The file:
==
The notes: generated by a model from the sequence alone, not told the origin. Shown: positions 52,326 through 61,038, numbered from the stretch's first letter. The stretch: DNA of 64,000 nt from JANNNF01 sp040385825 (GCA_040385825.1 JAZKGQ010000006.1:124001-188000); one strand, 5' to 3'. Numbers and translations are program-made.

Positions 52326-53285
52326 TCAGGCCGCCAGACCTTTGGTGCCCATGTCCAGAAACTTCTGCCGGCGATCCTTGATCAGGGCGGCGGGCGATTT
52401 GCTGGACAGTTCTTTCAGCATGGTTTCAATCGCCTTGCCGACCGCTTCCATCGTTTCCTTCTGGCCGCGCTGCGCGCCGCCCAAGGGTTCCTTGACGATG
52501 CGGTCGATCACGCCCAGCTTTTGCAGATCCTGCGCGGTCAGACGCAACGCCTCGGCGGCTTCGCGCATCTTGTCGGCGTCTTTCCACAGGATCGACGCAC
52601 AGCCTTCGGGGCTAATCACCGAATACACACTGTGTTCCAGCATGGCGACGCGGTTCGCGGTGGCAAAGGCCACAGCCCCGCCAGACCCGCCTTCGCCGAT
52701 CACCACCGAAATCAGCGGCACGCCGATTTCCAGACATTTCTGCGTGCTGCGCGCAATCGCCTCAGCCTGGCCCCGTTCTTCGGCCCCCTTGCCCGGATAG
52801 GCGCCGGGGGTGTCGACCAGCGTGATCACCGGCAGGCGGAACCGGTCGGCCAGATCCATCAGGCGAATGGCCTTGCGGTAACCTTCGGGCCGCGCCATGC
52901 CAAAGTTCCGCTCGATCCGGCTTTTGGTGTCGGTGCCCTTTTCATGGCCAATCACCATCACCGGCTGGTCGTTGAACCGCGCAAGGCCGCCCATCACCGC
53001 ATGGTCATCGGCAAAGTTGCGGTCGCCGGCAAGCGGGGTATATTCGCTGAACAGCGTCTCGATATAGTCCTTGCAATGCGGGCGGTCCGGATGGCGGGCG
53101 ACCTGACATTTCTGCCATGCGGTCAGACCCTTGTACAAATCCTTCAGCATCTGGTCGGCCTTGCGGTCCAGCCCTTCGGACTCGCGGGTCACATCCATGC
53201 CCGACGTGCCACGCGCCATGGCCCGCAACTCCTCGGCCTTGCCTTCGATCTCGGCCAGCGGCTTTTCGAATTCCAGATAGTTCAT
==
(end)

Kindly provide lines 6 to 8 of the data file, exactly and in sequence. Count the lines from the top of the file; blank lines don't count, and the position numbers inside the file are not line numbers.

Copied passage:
52601 AGCCTTCGGGGCTAATCACCGAATACACACTGTGTTCCAGCATGGCGACGCGGTTCGCGGTGGCAAAGGCCACAGCCCCGCCAGACCCGCCTTCGCCGAT
52701 CACCACCGAAATCAGCGGCACGCCGATTTCCAGACATTTCTGCGTGCTGCGCGCAATCGCCTCAGCCTGGCCCCGTTCTTCGGCCCCCTTGCCCGGATAG
52801 GCGCCGGGGGTGTCGACCAGCGTGATCACCGGCAGGCGGAACCGGTCGGCCAGATCCATCAGGCGAATGGCCTTGCGGTAACCTTCGGGCCGCGCCATGC